Dave Steitz

NASA Headquarters

(Phone: 202/358-1730)

Allen Kenitzer

Goddard Space Flight Center

Greenbelt, Md. 20771

(Phone: 301/286-2806)


Thursday, Jan. 20, 2000

10:00 a.m. EST

After more than four weeks of the Terra spacecraft in orbit, both
the spacecraft and instruments continue to perform extremely well.

“All of the on-board instruments are continuing their outgas
period,” said Kevin Grady, Terra Project Manager at NASA’s Goddard Space
Flight Center, Greenbelt, Md. “The spacecraft is presently flying under
the control of the spacecraft controls computer in its normal mission
control mode, with the high gain antenna being used for both S- and Ku-band

X-band dumps are also being scheduled periodically, with analysis
of the tape of the first X-band contact, recorded last week, indicating
that it contained good recoverable data. Earlier in the week, testing of
the high gain antenna motor drive electronics was completed, confirming
that there are no parts stress issues associated with using the electronics
in the South Atlantic Anomaly. Further, there are no operational
constraints on the use of the high gain antenna through the South Atlantic
Anomaly during Terra’s science mission.

On Monday, Jan. 10, Terra completed its first maneuver to raise the
orbit. This was a brief 11-second burn to establish the functionality of
the thruster control modes. At the time, controllers believed they had
validated the orbit adjust control capability of Terra. The following day,
while attempting the first of four large maneuvers, the Terra flight
computer aborted the maneuver 66 seconds into the burn. The flight
software shutdown the maneuver when the computer detected a small rolling
motion on the spacecraft. The spacecraft was safe at all times and no
telemetry data were lost. The Team is in the process of analyzing the
telemetry and developing a new burn sequence to get Terra to its final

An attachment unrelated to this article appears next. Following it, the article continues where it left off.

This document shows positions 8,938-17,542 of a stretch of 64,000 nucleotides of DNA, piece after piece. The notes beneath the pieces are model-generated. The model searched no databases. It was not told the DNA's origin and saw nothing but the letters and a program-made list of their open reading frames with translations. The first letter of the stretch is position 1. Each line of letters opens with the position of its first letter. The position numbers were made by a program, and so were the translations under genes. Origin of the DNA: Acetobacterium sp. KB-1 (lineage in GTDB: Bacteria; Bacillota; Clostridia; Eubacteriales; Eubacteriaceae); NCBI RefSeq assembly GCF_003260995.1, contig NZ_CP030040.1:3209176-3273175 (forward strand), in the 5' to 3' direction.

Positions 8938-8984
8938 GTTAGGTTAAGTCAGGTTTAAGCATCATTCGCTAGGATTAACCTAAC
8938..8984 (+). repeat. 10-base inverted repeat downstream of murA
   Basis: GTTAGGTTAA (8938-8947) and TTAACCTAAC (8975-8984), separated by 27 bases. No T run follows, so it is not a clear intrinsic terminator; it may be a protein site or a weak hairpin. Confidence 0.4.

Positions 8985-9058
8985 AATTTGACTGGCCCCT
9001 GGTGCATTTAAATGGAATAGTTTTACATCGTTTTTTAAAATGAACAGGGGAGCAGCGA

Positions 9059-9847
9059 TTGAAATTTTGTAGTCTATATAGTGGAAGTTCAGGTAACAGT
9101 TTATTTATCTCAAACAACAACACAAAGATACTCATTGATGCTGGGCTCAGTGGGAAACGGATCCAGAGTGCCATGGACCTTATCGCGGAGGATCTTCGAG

orbit at the earliest possible date. Controls engineers have identified a
number of factors which are potential causes for the roll motion, and are
in the process of developing a plan for corrective action and a new orbit
ascent sequence.

Terra was launched from Vandenberg Air Force Base, Calif., on Dec.
18, 1999, at 1:57 p.m. EST, and is the “flagship” in the Earth Observing
System (EOS) series of satellites. EOS is a precedent-setting program
designed to provide daily information on the health of our home planet.

The primary objective of the Terra Mission is to simultaneously
study clouds, water vapor, small particles in the atmosphere (called
“aerosol”), trace gases, land surface and oceanic properties, as well as
the interaction between them and their effect on the Earth’s energy budget
and climate.

Terra is managed by NASA’s Goddard Space Flight Center, Greenbelt,
Md., for NASA’s Office of Earth Science, Washington, DC. A goal of the
Earth Science Enterprise is to expand knowledge of the Earth System, from
the unique vantage point of space. Earth Science Enterprise data, which
will be distributed to researchers worldwide at the cost of reproduction,
is essential to people making informed decisions about their environment.

For additional information on the Terra mission, call the Goddard
Newsroom at (301) 286-8955. The next Terra status report will be issued on
approximately Jan. 28, 2000.

More information on Terra is also available via the Internet at